04/14/2014 01:46 pm ET Updated Jun 14, 2014

The 3 Numbers You Need to Know About the Cost of Climate Change

The cost numbers for climate change are now in, thanks to the scientists and economists who have spent the last five years working on a series of blockbuster reports for the Intergovernmental Panel on Climate Change (IPCC). And the picture is as clear as mud. So, for those of us watching from the cheap seats, here are the three numbers you need to know.

First up is the number from the "Working Group II" of the IPCC, released a couple weeks ago in Yokohama. That report detailed the cost estimate for the damages due to climate change. The headline here is that we are already stuck with a bill. The authors spelled out a partial accounting for the cost of 4.5 degrees Fahrenheit of warming, which totals up to as much as "2.0 percent of income." Essentially this is the price tag for the delay to date. We are already committed to a warming of about 3.5 degrees Fahrenheit due to the sunk investments in the current carbon polluting infrastructure -- e.g. all those coal-fired power plants belching away carbon pollution that just can't be shut down overnight. This is an annual bill, to be paid year in and year out for many years into the future.

However, the "good" news is that limiting warming to 3.5 degrees Fahrenheit (or 2 degrees Celsius, considered by some to be the safe limit of climate change) is still doable, according to the IPCC Working Group I authors who released their report in Stockholm back in September of last year. And the truly good news is that this is an extremely affordable option, according to IPCC Working Group III authors who just released their report in Berlin. And don't worry, there are no Working Group IV authors.

The report recently released tells us that limiting warming to 3.5 degrees Fahrenheit would mean that consumption in the future will be a tiny bit less than we might have hoped for in a world without climate change. The difference will be "0.06 percentage points in annual consumption growth," i.e. rather than the 3 percent growth in consumption that we had expected on the high side, we will get a growth of 2.94 percent if we move aggressively to cut carbon pollution. This number is the cost to limit warming to just a bit more than the warming in the pipeline. If "0.06 percentage points" sounds extremely small, that's because it is. It's really a rounding error. Cutting carbon pollution to avoid climate catastrophe means we will have to wait until 2051 or 2052 to get the total growth we had expected to get by 2050.

Why so cheap you ask? The short answer is that the cost of clean energy has plummeted in recent years, and that quite frankly it was never that expensive in the big scheme of things. Wall Street financiers and bankers are now calling solar power a "disruptive technology." The utilities are running scared as they watch their business model fall apart. Who wants to buy power from a utility when rooftop solar is cheaper? The problem is that the fossil fuel industry isn't going to go quietly into the night. For example, there are plenty of financing mechanisms for utility-scale, coal-fired power plants, but financing for roof-top solar? Not so much.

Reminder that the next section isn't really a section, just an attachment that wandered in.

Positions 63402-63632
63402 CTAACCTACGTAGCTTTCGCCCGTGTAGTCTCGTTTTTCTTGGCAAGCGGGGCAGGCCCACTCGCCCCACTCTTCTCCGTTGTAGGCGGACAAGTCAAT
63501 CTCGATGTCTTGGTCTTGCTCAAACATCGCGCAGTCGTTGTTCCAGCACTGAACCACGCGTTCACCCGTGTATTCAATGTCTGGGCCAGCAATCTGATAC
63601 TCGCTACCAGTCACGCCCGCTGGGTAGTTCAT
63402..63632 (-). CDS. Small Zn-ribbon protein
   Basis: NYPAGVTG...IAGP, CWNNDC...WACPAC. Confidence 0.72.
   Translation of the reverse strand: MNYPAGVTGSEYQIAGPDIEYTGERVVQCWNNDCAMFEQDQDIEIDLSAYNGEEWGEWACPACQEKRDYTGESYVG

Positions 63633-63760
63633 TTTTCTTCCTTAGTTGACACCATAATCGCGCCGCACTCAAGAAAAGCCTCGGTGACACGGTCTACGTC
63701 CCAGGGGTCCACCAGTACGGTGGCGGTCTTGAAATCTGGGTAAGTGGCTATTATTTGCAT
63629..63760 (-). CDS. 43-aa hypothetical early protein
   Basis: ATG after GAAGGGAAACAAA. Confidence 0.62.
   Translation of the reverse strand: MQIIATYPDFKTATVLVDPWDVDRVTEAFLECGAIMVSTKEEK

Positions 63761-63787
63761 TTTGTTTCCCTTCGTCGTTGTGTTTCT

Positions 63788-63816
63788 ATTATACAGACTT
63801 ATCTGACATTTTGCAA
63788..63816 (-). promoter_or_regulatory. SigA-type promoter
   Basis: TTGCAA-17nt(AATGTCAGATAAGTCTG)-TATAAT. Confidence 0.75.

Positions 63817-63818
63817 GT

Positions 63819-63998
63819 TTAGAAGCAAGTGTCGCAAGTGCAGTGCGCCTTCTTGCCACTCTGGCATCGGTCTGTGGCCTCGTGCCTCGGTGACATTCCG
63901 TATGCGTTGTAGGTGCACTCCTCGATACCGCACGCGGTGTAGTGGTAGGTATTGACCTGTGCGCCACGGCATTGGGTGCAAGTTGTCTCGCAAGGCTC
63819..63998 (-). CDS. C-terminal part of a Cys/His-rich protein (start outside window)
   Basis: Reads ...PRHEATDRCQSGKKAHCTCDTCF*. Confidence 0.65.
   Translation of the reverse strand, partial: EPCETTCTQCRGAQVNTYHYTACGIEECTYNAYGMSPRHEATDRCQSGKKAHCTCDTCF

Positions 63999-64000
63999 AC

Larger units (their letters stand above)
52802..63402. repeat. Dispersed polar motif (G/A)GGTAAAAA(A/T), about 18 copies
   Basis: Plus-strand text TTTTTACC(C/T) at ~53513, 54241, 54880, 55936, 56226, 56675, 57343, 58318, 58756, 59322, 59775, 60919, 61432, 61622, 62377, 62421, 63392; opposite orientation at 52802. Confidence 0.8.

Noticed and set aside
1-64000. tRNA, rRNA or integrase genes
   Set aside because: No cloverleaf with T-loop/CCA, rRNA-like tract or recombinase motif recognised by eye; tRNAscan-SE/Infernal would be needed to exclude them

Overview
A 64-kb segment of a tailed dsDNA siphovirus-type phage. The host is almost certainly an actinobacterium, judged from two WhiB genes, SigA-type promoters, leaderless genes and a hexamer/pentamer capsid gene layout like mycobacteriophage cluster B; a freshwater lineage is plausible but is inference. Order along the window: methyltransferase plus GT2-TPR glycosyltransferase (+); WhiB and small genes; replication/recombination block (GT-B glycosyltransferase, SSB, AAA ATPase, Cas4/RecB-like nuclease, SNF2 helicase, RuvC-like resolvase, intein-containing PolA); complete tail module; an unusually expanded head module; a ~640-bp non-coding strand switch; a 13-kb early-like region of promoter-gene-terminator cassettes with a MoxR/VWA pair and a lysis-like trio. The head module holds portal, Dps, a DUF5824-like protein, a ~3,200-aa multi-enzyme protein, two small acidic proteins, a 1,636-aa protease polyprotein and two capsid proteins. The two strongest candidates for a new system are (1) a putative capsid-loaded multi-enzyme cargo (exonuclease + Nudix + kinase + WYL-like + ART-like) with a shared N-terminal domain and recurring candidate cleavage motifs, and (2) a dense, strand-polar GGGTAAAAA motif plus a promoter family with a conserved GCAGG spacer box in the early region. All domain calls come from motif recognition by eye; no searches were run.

The catch is that we have to move fast. Carbon pollution is building up quickly in the atmosphere. And if we don't make the switch to clean energy soon we will have to suck carbon pollution out of the atmosphere to keep warming from overshooting the "safe" level. That is not cheap. It's extremely expensive.

Of course, we can always opt out of the very minor investments required to avoid disastrous climate change. We can accept instead the losses of warming currently on track to reach 7 degrees Fahrenheit or more. Though that may sound like not that terribly much, the costs that go with 7 degrees Fahrenheit of warming are commonly called "catastrophic." In fact, they might more accurately be called cataclysmic. After all, 7 degrees Fahrenheit is close to the warming that brought the planet out of the last ice age, remaking the face of the world. But who wants to be called an alarmist?

The IPCC authors don't provide a total cost estimate for a 7 degrees Fahrenheit world, the third and final number required for our cost-benefit analysis. The problem is that the economic models simply break down when it comes to calculating the costs of runaway climate change. The losses are so complete that the production equations upon which the economic models depend just don't work. There is little income or consumption when the human infrastructure and natural ecosystems upon which all production depends collapse.

We don't have much choice about whether to pay for the cost of the warming already in the pipeline. That bill is unavoidable. The choice we still have is whether to make the minor investments needed to limit warming to 3.5 degrees Fahrenheit, or whether we'd rather keep going down the fossil-fuel road to 7 degrees Fahrenheit and beyond. And that is a choice that has nothing to do with economics and everything to do with politics.